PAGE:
Tips for a good sermon

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31 Dec 2008 01:33 #21104 by Jon
Tips for a good sermon was created by Jon
Planning is the Alpha and Omega of producing an effective sermon. The first step is to identify with the audience. This requires a lot of empathizing. Misunderstanding among people can be reduced if they step into the other’s shoes.

The second step is clarify whether it is going to be a need- based or spiritual or scriptural based sermon. If the audience are relatives of a deceased, a topical sermon on how to understand and accept death for example would be appropriate. If the congregation is a general one that needs to just hear the Message, an expository sermon is alright.

The third step is to identify the goal, i.e., “To speak of the Force with full faith in that Force”. Or it can be “To help marginalised find their way back into social life”. Goal identification after the first two steps is better than keeping it as the first step; this can save a lot of time, energy and mistakes due to oversights.

The fourth step is to use this goal and select relevant passages in scriptural or literary texts. This requires an in-depth literary knowledge but also its applicability in people’s lives. Just like an effective teacher spends more time and effort in preparing than in delivering a lesson, an effective preacher spends more time and effort in this selection process. Topical sermons require more time to prepare than expository ones as the former needs to document real life experiences.

The sermon should be based on authoritative, credible sources (as far as explanations are concerned), be brief if possible, and easily applicable to the audience’s real life experiences.

The author of the TOTJO simple and solemn oath, the liturgy book, holy days, the FAQ and the Canon Law. Ordinant of GM Mark and Master Jestor.

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31 Dec 2008 01:50 #21105 by Jon
Replied by Jon on topic Tips for a good sermon
There is one of you, and lots of them. So in your desire to be relevant to as many listeners as possible, perhaps you tend to speak in general terms. Don’t.

Remember that generalities are as gripping as generic goods in a grocery store. Specifics sizzle. When you describe a Biblical scene, or an applicational situation, or an illustration, be as specific as possible. When you are specific, then listeners will be able to see, feel and experience. Do it well and your sermon will sizzle.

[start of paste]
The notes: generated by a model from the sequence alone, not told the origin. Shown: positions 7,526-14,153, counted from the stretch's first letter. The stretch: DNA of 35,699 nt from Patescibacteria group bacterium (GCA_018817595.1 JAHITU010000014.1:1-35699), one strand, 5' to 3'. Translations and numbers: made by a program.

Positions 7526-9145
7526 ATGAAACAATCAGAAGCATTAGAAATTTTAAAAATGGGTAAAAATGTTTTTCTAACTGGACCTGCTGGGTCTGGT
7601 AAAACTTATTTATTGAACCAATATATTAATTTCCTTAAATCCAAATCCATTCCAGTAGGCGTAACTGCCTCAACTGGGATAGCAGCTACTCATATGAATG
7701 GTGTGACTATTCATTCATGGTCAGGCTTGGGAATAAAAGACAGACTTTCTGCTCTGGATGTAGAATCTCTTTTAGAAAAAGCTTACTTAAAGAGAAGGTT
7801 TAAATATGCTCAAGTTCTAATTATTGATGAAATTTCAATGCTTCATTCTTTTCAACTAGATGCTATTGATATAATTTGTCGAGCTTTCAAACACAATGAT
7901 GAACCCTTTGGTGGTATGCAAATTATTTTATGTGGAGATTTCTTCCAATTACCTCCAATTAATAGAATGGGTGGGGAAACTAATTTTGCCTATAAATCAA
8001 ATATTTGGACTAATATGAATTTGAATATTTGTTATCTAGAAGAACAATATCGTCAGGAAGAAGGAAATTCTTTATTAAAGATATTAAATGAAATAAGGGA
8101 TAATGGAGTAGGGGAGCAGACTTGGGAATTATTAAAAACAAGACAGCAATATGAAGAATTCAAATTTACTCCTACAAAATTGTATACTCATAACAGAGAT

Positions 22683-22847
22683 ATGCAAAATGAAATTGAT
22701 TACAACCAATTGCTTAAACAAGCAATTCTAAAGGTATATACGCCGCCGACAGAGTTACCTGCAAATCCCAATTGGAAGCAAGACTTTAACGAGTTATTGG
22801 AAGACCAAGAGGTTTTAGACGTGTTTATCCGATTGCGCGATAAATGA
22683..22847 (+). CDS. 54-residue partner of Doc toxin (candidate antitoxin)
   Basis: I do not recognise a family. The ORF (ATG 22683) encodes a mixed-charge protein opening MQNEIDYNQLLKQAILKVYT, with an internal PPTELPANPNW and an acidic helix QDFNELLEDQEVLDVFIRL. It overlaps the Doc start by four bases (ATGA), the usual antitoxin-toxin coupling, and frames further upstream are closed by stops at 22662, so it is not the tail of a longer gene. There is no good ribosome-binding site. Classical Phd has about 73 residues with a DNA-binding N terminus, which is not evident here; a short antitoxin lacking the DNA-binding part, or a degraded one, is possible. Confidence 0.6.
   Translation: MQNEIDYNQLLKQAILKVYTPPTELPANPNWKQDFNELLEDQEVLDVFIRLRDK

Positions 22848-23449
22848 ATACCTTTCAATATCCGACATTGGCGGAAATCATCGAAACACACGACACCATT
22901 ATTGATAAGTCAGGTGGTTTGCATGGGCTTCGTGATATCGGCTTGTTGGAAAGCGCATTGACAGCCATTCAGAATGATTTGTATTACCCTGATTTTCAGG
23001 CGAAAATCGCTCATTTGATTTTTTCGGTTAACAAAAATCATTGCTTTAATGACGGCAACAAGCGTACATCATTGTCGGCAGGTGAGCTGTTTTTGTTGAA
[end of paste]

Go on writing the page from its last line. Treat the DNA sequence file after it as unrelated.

To be specific means saying Magnum, rather than weapon; 1998 BMW, rather than vehicle; adultery rather than sin; the nails through Christ’s palms, rather than Christ’s sufferings; Bob, the 45-year-old, overweight Chicago detective with the scar on the back of his hand, rather than officer.” (Obviously, be specific in the cultural language of your listeners.)


Like generic own label products in the supermarket – generalities are easy to find, they cost us little and they do a job. But they are bland and uninspiring. If a sermon was a meal you took many hours to prepare, you would want it to sizzle. Be specific.

The author of the TOTJO simple and solemn oath, the liturgy book, holy days, the FAQ and the Canon Law. Ordinant of GM Mark and Master Jestor.

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31 Dec 2008 01:52 #21107 by Jon
Replied by Jon on topic Tips for a good sermon
“All mankind is of one author, and is one volume; when one man dies, one chapter is not torn out of the book, but translated into a better language; and every chapter must be so translated...As therefore the bell that rings to a sermon, calls not upon the preacher only, but upon the congregation to come: so this bell calls us all: but how much more me, who am brought so near the door by this sickness....No man is an island, entire of itself...any man's death diminishes me, because I am involved in mankind; and therefore never send to know for whom the bell tolls; it tolls for thee.”

- John Donne

The author of the TOTJO simple and solemn oath, the liturgy book, holy days, the FAQ and the Canon Law. Ordinant of GM Mark and Master Jestor.

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